The reality is that a culture of gratitude helps to promote high performance by teams.

Here’s the thing: While appreciation is the right thing to do for your team, it’s also the right thing to do for yourself. Many individual-level benefits of practicing gratitude are becoming increasingly clear: it improves both physical and psychological health, enhances empathy, improves sleep, enhances resiliency…the list goes on. If you look at that list closely and if you follow the literature on burnout, you immediately recognize that gratitude might just be one of the cornerstones in combating burnout.  Again, from personal experience I know that on days when I am feeling particularly frustrated and as if I’m tilting at windmills, the best thing I can do is pause and think about something I’m grateful for.  On bad days, it might be that I’m only on call for 4 more hours.  On less bad days, the list is typically much more robust.

Weekend homework, friends. Before you go to bed tonight, tomorrow, and Sunday night, write down (yes, write it down with pen or pencil on paper- it does imprint better that way!) three things you are grateful for.  I’m helping you to kickstart your personal gratitude practice.  Next week see if you can extend sincere appreciation to people you work with.  I’m willing to bet you’ll make someone’s day and make them want to do an even better job the next time you work on something together.

…and doggone it, people like me

Many of us remember laughing at Al Franken’s Stuart Smalley character on Saturday Night Live; for those who don’t remember the skit, the character is focused on repeating positive affirmations (and it’s still worth a watch).

I’m currently reading Appreciative Leadership, which I’ve am convinced may be the best leadership book I’ve read ever. The authors provide a framework for using appreciative inquiry as an approach to leadership.  The framework uses five “Is” for appreciative leadership: inquiry, illumination, inclusion, inspiration, and integrity. As I read the chapter on Illumination, I’ll admit I giggled thinking about a Stuart Smalley skit for a moment, then realized the actual value of positive self talk for generating what the authors call “positive power.”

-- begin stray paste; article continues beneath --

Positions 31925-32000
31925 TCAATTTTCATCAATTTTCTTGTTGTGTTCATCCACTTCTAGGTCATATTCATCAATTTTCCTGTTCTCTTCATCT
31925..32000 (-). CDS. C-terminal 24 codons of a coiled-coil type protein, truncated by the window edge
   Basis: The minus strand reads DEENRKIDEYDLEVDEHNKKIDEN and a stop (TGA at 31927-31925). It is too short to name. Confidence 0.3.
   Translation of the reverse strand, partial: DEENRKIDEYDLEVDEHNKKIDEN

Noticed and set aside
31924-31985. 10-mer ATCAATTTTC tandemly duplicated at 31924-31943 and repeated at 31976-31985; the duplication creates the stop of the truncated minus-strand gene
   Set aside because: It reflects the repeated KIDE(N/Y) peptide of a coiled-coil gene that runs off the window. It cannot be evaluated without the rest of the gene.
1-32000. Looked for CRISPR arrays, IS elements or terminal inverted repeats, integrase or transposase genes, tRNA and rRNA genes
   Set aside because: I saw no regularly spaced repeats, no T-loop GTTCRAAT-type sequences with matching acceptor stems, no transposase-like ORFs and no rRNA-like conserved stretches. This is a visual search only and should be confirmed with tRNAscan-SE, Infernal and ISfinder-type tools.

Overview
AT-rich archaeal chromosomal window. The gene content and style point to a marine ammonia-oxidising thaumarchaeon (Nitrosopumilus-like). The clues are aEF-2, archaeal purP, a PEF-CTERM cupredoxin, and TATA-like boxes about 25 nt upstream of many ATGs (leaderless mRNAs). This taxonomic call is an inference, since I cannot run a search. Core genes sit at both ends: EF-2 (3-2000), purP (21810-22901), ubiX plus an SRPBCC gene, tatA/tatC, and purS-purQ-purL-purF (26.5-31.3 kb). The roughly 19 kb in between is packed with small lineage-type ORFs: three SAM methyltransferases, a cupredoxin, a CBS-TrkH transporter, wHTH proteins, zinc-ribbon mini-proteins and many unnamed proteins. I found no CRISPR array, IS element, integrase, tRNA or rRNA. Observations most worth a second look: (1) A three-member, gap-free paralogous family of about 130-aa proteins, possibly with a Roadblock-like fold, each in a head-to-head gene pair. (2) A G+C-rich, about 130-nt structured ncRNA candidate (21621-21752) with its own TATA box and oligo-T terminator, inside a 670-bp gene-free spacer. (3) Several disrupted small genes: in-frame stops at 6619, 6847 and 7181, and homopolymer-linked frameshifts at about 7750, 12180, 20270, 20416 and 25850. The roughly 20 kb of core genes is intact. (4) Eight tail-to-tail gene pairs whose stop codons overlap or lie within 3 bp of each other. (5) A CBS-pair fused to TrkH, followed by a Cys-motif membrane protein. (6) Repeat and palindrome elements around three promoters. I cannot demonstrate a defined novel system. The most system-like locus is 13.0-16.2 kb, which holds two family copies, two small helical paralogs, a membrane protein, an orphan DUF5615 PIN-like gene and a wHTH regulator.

If you think about when you’re at your absolute best, what thoughts are you having about yourself? Chances are that this is not when the word “loser” comes through your mind repeatedly, or when you’re wrestling with a case of impostor syndrome. Now, if you extend this to your team, what thoughts do you have when your team is performing at a crazy-amazing level? Again, I doubt that you’re thinking about how tired you are of Bob and Betty fighting, or what a poor lead nurse Billie Jo is.

Admit it- when you recall situations in which there was great success, you tend to go positive with the things you think about.  It immediately tells you what your and your team’s strengths are, and it gives you confidence to perform at a high level.

Time for a confessional: As I thought about using strengths and success oriented self-talk, I had a moment of self-illumination.  I realized that during the times when I have not been a good leader, when I’ve been petty and difficult, it has uniformly come from a place of insecurity. And what’s put me there? That little voice telling me that I’m not enough, that I don’t belong there, that I really can’t do this.

Additional confession, or wisdom grown from my own lack of it: If I’ve learned any lessons in the last decade, one of the biggest ones is that people “feel” that insecurity and that sort of inner monologue.  They know you’ve got doubts, and if you’re supposed to be leading them they’ll start to doubt themselves and the team too.  It becomes a vicious cycle.

That leader stands in stark contrast to the “I’ve got this, and we’ve got this” leader who instills confidence in the team, makes them more capable, and helps them to achieve at a higher level.

Which leader do you want to be? And what are you telling yourself about your ability to be that leader?

 

Leadership and the ambition gap